The Bereaved Lover

Bereaved

Bereaved, he dreamed beside the quiet creek

The gentle boy who loved, of love he missed,

Lamenting still, alone, and yet to speak.

 

Her form appeared upon the waters, meek,

And as it to be fantasy he wist,

Bereaved, he dreamed beside the quiet creek.

 

Surveying her placid eyes, with spirit weak,

While his grew lucid as he reminisced,

Lamenting still, alone, and yet to speak,

 

In such a state I saw him, with moistened cheek,

As he recalled when first her cheek he kissed,

Bereaved, he dreamed beside the quiet creek.

 

Then all of the soft and shaded heavens did seek

His visage to veil from view with sorrow’s bliss,

Lamenting still, alone, and yet to speak.

 

At this he thought his lot to be less bleak

If rain would weep with him, his sorrows list—

Bereaved, he dreamed beside the quiet creek,

Lamenting still alone, and yet to speak.

To Solitude

a satirical and cynical sonnet

 

I may not know if Love may lead to madness,

For he who madness bears is ignorant

Of if he thinks in sanity and soundness

Or maddened thoughts in this deceive him verdant.

 

I may not validate th’ verisimilitude

Of this common claim to Love’s duplicity

For I stand a subjugated subject to Solitude,

In Love with oneness, unknowing th’ veracity.

 

Perhaps I may be mad to say I’m mad

Or mad to be in love with Loneliness;

Perhaps it’s Love himself that drives me mad

Or merely Solitude too much for wits.

 

I cannot say if love to madness moves;

I only know that madness leads to love.

My Dear Boy

my dear boy

My dear boy,

Beware of man, beware his company,

O mark me well, mark him an enemy.

Beware the world, beware of living life,

Beware of sorrows, beware of pains and strife,

Beware of toils, those burdens from above,

But most of all, my boy, beware of Love.

Aye Love ‘s a tumultuous sea, where waves do crash,

And men are tossed at passion’s volition rash;

You need it not my child, so set not sail,

For treasure hunts at sea are doomed to fail.

This erratic pirate’s epic bears not aught

That is not also born in books and thought.

When I was young I feared I’d die alone,

Without a friend, or wife, in pain I’d moan,

As lying on my bed for one I’d part,

My stiff veins would break the rhythm of my heart.

There was a time I feared that future fate

When I were old and died in such a state

As common men will never come to know,

For only sages understand the woe.

But now those fears are parted with the pain,

And no such lonely worries here remain,

For I shall nevermore as lonely be

When now these fantastical voices are so saying “come live with me”.

You mustn’t understand me wrong my boy,

I haven’t lost my wits but found my joy;

My sense is as Hamlet and Don Quijote vital

Their minds and mine as sure as Dido’s requital.

I’ve simply found the thrill of the theoretical

(And you mustn’t either think this life pathetical)

To be more than enough to keep me company.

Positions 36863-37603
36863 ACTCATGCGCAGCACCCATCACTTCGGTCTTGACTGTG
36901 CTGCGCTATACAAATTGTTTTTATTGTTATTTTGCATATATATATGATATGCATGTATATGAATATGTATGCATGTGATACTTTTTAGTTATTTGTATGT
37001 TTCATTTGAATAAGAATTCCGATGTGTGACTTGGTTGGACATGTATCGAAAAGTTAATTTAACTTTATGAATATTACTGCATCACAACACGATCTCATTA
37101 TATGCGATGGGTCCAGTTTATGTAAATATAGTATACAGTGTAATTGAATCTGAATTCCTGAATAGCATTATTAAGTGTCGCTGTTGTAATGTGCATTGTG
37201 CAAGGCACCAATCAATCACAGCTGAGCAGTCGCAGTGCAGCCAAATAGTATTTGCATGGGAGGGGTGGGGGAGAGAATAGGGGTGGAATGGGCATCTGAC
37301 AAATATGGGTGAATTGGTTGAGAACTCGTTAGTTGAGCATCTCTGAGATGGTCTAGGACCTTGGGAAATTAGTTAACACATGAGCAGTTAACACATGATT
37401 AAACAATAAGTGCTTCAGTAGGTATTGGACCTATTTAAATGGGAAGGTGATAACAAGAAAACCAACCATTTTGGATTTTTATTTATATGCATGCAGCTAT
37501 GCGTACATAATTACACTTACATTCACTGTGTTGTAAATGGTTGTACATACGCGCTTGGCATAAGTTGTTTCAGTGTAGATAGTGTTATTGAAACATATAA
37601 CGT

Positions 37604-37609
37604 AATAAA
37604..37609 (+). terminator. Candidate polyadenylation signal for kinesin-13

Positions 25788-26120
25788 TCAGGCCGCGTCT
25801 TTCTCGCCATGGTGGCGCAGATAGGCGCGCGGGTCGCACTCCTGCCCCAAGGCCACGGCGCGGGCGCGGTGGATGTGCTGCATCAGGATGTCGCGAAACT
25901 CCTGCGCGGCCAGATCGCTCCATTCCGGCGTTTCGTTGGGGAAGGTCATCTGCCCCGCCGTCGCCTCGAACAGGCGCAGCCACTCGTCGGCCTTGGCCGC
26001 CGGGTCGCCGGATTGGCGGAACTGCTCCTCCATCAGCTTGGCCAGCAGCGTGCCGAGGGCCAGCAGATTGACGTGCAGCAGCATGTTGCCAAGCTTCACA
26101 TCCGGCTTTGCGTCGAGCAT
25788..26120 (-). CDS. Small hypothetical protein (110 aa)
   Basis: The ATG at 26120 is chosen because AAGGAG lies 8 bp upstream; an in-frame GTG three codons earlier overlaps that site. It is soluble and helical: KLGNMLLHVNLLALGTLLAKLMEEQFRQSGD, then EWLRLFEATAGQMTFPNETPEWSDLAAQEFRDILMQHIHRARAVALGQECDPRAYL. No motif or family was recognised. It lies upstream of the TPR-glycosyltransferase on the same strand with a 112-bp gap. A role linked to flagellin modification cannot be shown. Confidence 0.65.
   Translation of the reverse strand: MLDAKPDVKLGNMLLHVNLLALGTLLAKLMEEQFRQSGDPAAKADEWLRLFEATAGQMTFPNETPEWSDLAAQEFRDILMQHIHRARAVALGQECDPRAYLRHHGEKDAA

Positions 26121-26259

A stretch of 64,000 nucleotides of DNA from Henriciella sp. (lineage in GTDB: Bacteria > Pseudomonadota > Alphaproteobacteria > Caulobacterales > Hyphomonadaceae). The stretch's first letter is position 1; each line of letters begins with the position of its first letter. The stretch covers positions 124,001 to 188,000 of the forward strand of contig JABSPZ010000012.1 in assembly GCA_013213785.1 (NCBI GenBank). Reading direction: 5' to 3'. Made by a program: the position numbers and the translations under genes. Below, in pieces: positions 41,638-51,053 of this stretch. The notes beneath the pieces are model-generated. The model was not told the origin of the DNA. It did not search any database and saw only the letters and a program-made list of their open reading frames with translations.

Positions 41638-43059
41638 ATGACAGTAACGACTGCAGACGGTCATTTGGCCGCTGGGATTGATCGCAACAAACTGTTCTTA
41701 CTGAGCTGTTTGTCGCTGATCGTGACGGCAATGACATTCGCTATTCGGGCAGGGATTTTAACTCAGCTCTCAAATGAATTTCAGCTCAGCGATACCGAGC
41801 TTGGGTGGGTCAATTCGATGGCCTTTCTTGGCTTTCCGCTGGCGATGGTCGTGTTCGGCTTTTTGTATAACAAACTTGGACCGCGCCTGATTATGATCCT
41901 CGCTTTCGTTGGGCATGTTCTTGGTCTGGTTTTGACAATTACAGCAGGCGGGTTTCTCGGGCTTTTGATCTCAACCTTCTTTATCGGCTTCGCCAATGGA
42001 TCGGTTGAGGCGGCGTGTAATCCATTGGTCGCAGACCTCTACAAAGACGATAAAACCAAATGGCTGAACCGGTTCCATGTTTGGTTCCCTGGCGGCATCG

Of living friends and foes I need not any

When philosophers and poets assuage my fears—

Those dead men’s voices occupy my ears.

So now I have a fear of death no more,

Having seen so many make the trip before—

Aneas, Dante, plus Odysseus

Shall be with me as I go down to dis,

Nor have I living yet a fear of age

When Beowulf’s poet’s years serve as my gauge.

Philosophy shall be my Juliet,

And poetry for love the stage will set;

Romantic verse will make the story heard

Of a love affair with knowledge and thoughts and words.

O come, my boy, and heed what I have learned,

Most well to mark the wisdom I have earned,

My books have taught me everything I know,

And now the seed of it I hereby sow:

I’ th’ dark and hostile world he needs not a friend

Who has the company of words immortal penned—

A man is a wretched, reckless, ruthless beast

He’s better left alone—ignored at the least,

Better shunned, forgotten from the start,

For friends and loves as tides are sure to part,

But books and words will never break a heart.

My own, truly,

No One

The Swan

There is a bird at Francis Pond,

A somber sacred swan;

She calls unheard, while none respond

Till present cries are gone.

 

I saw her ‘cross the ripples swim

A dreary distance off;

Beside yon mossy arboreal limb

She bows her crest to trough.

 

With gentle meme she has her fill

And finishes her drink,

Then with demeanor gentler still

She lifts her head to think.

 

I wonder what she contemplates

So pensive and so wise—

What burdens must attenuate

Her poise to troubled guise?

 

In a manner less decorous,

Less schooled than that of she,

In a stumbled mess I approached with a fuss

To ask of what I did see.

 

“Kind madam,” said I, “please do tell,

This hazy day, your thoughts;

For if I’ve read your count’nance well,

Your mind ‘s with worries wrought.

 

“What grievances could come to trouble

This sort of placid creature

Whose waters less than she do trouble

With mildness of feature?”

 

At that she turned her gaze toward me,

And peered through her dark eye-mask,

And with a learned decorum did flee

To heaven’s heights at last.

Two Solitary Epistles

To my excessively credulous and quixotic friend,

Heed not

The words of men

When they’re begot

By tongue or pen

In the company of others

For their sisters, friends, and brothers.

Man plays

The part of man

When spending days

With specious fans

Who will cheer his charlatan affectation

But he bears not the part in isolation.

Sincerely,

Solitude

***

To my slightly sillily cynical sister, Solitude,

I will follow your counsel fanatically

And list your words—as is my way—romantically,

So thus I heed them not—the sons of a pen—

But leave their fruit rot, as you demand, kind friend.

Love,

Love